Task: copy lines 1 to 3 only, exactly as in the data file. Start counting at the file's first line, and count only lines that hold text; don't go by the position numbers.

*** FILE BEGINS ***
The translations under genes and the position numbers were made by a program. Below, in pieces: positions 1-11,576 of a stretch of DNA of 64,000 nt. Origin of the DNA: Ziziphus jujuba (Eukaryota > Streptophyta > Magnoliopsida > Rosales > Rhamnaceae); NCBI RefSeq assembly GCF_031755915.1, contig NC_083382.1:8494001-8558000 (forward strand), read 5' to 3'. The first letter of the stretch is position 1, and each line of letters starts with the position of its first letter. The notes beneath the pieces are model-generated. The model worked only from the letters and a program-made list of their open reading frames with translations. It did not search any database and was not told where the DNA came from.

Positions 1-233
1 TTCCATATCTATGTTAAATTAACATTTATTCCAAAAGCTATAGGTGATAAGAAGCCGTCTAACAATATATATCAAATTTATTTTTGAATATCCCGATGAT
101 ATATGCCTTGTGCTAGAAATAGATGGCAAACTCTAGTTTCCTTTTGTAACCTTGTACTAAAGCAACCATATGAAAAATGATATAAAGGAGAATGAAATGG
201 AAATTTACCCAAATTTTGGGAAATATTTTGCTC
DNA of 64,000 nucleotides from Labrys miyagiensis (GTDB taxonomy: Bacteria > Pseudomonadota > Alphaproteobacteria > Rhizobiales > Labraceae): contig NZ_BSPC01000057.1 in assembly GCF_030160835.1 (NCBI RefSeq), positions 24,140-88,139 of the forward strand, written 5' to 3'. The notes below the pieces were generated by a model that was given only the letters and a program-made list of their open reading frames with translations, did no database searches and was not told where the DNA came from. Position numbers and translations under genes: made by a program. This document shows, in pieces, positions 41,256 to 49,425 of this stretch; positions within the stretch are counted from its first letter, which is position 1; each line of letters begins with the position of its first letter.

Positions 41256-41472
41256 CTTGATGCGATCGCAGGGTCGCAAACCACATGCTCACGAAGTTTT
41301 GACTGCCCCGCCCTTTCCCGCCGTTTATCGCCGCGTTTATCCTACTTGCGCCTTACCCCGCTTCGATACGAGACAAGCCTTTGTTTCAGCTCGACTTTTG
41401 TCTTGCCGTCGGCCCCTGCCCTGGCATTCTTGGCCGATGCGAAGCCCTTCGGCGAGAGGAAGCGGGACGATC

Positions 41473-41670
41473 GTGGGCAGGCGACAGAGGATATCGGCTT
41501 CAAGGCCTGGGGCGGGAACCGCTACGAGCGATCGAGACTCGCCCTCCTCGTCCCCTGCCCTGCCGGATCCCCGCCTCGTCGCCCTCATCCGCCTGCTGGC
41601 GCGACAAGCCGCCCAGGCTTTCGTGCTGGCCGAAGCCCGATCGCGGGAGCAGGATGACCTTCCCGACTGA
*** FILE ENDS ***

The translations under genes and the position numbers were made by a program. Below, in pieces: positions 1-11,576 of a stretch of DNA of 64,000 nt. Origin of the DNA: Ziziphus jujuba (Eukaryota > Streptophyta > Magnoliopsida > Rosales > Rhamnaceae); NCBI RefSeq assembly GCF_031755915.1, contig NC_083382.1:8494001-8558000 (forward strand), read 5' to 3'. The first letter of the stretch is position 1, and each line of letters starts with the position of its first letter. The notes beneath the pieces are model-generated. The model worked only from the letters and a program-made list of their open reading frames with translations. It did not search any database and was not told where the DNA came from.

Positions 1-233
1 TTCCATATCTATGTTAAATTAACATTTATTCCAAAAGCTATAGGTGATAAGAAGCCGTCTAACAATATATATCAAATTTATTTTTGAATATCCCGATGAT